Introduced in 2003, the product costs $17.95 per pair and can only be used while using tray tables that unfold from seat backs. The gadget slots on to one of the struts that hold the table in place jamming the seat in front in an upright position.
There are reports that the gadget has caused arguments and broken seats but GadgetDuck.com states on their website "What the FAA says" from a 2003 Washington Post report: the clips were not against federal aviation rules as long as they weren't used during taxiing, takeoffs or landings.
And so the argument continues on when it is right to recline an airline seat. Internet reports indicate the device does work preventing recline of no more than one inch. Obviously the passenger whose seat is obstructed to recline will know something is up so being discreet about using the device is out of the question. Expect flight attendants to step in and ask the gadget to be removed.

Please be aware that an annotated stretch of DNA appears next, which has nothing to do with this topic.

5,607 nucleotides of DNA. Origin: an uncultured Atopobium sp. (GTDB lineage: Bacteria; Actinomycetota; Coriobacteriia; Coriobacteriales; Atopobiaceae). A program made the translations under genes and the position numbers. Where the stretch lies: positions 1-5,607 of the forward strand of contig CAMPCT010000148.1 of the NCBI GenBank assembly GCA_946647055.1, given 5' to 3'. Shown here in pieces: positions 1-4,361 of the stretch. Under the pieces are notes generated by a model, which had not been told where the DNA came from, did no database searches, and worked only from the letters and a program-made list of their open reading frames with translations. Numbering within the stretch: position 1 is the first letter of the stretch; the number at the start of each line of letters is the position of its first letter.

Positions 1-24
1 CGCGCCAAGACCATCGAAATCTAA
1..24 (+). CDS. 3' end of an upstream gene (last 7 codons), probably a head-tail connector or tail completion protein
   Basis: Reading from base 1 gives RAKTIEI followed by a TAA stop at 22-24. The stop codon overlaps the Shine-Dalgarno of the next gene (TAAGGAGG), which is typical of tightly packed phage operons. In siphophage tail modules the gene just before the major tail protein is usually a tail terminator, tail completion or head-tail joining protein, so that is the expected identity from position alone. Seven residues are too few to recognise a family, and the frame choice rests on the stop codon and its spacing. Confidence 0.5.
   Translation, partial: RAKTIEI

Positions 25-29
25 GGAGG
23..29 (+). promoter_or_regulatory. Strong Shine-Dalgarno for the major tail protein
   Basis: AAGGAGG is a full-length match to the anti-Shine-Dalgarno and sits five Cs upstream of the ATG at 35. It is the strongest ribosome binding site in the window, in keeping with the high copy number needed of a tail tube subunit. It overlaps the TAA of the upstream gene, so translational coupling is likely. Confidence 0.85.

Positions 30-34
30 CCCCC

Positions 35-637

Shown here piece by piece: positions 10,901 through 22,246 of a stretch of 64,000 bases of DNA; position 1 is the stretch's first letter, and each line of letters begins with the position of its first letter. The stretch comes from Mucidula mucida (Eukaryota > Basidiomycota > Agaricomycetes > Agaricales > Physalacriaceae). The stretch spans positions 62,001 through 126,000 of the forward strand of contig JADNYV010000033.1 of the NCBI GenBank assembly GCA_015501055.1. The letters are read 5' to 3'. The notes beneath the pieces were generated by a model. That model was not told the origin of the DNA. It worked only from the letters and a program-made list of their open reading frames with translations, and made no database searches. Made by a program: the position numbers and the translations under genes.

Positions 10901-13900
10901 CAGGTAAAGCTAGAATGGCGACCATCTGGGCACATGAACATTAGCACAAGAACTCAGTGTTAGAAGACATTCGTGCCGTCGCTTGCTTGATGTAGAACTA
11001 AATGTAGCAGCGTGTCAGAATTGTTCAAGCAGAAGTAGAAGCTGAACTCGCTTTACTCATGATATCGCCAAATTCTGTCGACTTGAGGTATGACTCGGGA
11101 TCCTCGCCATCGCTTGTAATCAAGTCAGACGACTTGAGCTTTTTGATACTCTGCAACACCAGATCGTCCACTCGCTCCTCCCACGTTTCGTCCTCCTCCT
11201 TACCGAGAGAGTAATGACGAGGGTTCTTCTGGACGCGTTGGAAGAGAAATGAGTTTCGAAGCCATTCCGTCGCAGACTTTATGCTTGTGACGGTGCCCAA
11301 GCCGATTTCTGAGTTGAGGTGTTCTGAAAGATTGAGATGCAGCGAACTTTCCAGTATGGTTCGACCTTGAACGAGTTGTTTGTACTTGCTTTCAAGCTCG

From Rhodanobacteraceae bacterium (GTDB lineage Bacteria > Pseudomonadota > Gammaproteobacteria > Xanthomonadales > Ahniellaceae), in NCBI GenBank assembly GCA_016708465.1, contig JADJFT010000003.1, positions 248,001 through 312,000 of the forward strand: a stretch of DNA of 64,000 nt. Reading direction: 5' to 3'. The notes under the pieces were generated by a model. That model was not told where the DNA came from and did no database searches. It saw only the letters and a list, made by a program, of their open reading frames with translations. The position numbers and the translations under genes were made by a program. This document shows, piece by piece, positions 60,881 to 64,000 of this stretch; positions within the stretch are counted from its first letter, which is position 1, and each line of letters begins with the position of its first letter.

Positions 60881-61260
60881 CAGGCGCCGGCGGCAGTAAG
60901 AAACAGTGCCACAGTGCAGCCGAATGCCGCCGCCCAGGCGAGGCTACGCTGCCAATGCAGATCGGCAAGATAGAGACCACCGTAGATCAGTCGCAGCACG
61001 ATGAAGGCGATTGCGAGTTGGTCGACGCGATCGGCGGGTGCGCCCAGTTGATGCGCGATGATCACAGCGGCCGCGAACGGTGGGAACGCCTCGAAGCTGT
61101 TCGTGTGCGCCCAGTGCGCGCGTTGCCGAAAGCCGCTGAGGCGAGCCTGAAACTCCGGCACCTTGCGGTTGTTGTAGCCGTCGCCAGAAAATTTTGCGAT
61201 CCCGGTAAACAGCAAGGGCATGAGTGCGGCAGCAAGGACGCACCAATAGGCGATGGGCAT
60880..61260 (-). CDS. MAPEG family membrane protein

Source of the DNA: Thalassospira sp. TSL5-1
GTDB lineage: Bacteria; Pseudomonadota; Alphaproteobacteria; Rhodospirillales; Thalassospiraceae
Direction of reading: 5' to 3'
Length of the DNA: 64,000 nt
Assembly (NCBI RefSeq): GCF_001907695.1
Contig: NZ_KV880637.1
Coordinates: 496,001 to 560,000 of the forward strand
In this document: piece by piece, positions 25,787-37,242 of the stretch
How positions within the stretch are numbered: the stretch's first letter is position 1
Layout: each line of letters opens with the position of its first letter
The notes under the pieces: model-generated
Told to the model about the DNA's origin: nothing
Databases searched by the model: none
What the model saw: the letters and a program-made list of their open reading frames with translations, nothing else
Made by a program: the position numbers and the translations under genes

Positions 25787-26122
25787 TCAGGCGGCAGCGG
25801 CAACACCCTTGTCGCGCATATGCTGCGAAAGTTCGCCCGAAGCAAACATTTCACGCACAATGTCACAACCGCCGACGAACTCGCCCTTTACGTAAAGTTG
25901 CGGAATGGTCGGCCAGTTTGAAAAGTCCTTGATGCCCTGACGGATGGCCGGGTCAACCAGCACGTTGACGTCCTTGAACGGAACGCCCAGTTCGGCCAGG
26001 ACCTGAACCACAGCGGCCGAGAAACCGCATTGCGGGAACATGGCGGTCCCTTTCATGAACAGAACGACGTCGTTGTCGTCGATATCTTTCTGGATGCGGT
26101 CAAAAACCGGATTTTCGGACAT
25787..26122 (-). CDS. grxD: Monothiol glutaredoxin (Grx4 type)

The most polite passengers will let the passenger behind them know they intend to recline. Myself I usually don't recline if I know the passenger behind me is using their tray table to eat a meal. Best advice: some seats have no recline due to their proximity to emergency exits; book the seats behind them.